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Triangulation is also extremely unhealthy when children are involved. The wife who confides in her young son about the troubles in her marriage. The father who shares his worries about finances with his tween daughter instead of speaking directly to his wife.  In dysfunctional families we often see parentified children-where the child is expected to act as the parent and the parent acts like the child. The oldest child may help his siblings off to school, makes lunches, helps with homework because the parent, for whatever reason, is unavailable–whether physically or emotionally. Often a parentified child acts like parents to his OWN parents. The parentified child usually takes on the role in an attempt to keep chaos at bay and keep the family unit functioning and together. Later when the parentified child grows up they usually pick a spouse who is dependent–so they can continue to play this role of parent to their spouse.  This is a clear example of boundary problems and unhealthy roles within the family system.

Another common problem in dysfunctional families is the lack of self-differentiation. Murray Bowen, who is the father of this concept, made it one of the cornerstones of family systems therapy.  Self-differentiation has two tenets: that you are able to separate your feelings from your thoughts AND you are able to distinguish between your experience and the experience of those you are connected to.

Being self-differentiated is being able think for yourself and act according to your own values. When you are self-differentiated you able to disagree with the choices of a family member without trying to get them to change.  The less differentiated you are the more impacted by others’ thoughts and opinions you will be. A highly differentiated person can maintain a solid sense of self even under considerable stress and anxiety (Bowen). People who are self-differentiated are not reactive and are able to make decisions independent of the input of others. At a lesser level of differentiation, a person is dependent on the input of others to make decisions and function. A person with a low-level of self-differentiation will exhibit many symptoms of stress and often act destructively under pressure. Even intelligent people can be poorly differentiated (Bowen).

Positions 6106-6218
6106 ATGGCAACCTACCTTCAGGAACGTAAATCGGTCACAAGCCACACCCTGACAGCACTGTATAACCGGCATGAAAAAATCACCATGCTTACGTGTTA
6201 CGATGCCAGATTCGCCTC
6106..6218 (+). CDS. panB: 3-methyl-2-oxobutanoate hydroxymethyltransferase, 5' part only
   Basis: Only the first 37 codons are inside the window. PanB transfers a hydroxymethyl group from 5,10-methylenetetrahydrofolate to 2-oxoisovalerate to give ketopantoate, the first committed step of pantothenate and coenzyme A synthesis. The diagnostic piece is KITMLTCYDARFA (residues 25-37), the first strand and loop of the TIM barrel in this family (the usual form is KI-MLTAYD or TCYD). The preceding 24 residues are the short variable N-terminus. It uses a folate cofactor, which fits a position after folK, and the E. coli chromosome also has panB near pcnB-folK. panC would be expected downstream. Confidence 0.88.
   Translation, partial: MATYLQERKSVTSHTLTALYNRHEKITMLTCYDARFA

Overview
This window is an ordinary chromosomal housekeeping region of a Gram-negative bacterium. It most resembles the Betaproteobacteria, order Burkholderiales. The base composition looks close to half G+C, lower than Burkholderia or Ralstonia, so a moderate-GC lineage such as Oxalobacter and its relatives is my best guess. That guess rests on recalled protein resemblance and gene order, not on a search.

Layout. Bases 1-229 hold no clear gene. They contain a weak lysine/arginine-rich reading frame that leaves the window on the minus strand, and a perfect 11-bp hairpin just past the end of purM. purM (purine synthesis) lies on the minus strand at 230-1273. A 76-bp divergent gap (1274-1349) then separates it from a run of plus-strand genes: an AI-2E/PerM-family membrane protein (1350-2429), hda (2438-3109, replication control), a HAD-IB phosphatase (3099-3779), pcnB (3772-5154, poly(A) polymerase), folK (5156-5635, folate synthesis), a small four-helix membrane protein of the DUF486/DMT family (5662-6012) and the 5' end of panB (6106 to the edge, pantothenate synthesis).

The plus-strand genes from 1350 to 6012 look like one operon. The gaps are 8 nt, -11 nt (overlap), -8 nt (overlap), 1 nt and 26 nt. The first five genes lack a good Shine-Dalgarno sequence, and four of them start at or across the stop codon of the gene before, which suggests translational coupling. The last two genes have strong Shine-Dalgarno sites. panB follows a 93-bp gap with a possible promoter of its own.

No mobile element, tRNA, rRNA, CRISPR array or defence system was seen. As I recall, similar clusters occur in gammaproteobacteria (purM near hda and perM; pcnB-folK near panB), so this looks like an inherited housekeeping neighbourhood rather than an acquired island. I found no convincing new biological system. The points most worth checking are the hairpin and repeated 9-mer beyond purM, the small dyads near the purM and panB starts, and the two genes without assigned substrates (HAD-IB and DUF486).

When you are self-differentiated, you still care about your family and want to be connected to them. Yet you are able to limit the chaos and are not be enmeshed with your family. Enmeshment is when you are defined by the family system and look to it for your happiness rather than to the outside, larger world. When you are enmeshed, your sense of identity is wrapped up in your family. You are not able to recognize where you end and they begin. This psychological boundary does not exist in dysfunctional families.

In unhealthy family systems, it is hard to differentiate because differences are not tolerated. If you are conservative and your family is liberal you are mocked. If your family is athletic and you rather read than play a sport, you are teased.  If Christmas is always at sister Susie’s and you want to have it at your house, you are met with resistance. Change is not welcome in dysfunctional families-of the individual or the system as a whole. In this type of family differences are not celebrated. Lots of shame permeates the family system.

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In dysfunctional families, members are made to feel guilty if they don’t visit enough, call enough, come home enough.  In such families, alliances are often being formed. These alliances are ever shifting. Alliances form because members are expected to choose “sides” on every issue. In healthy families, members don’t gang up on others, pick sides, or insert themselves into conflict between other members. These are all symptoms of an unhealthy family system at play. Remaining neutral in the face of conflict is a sign of maturity and self-differentiation.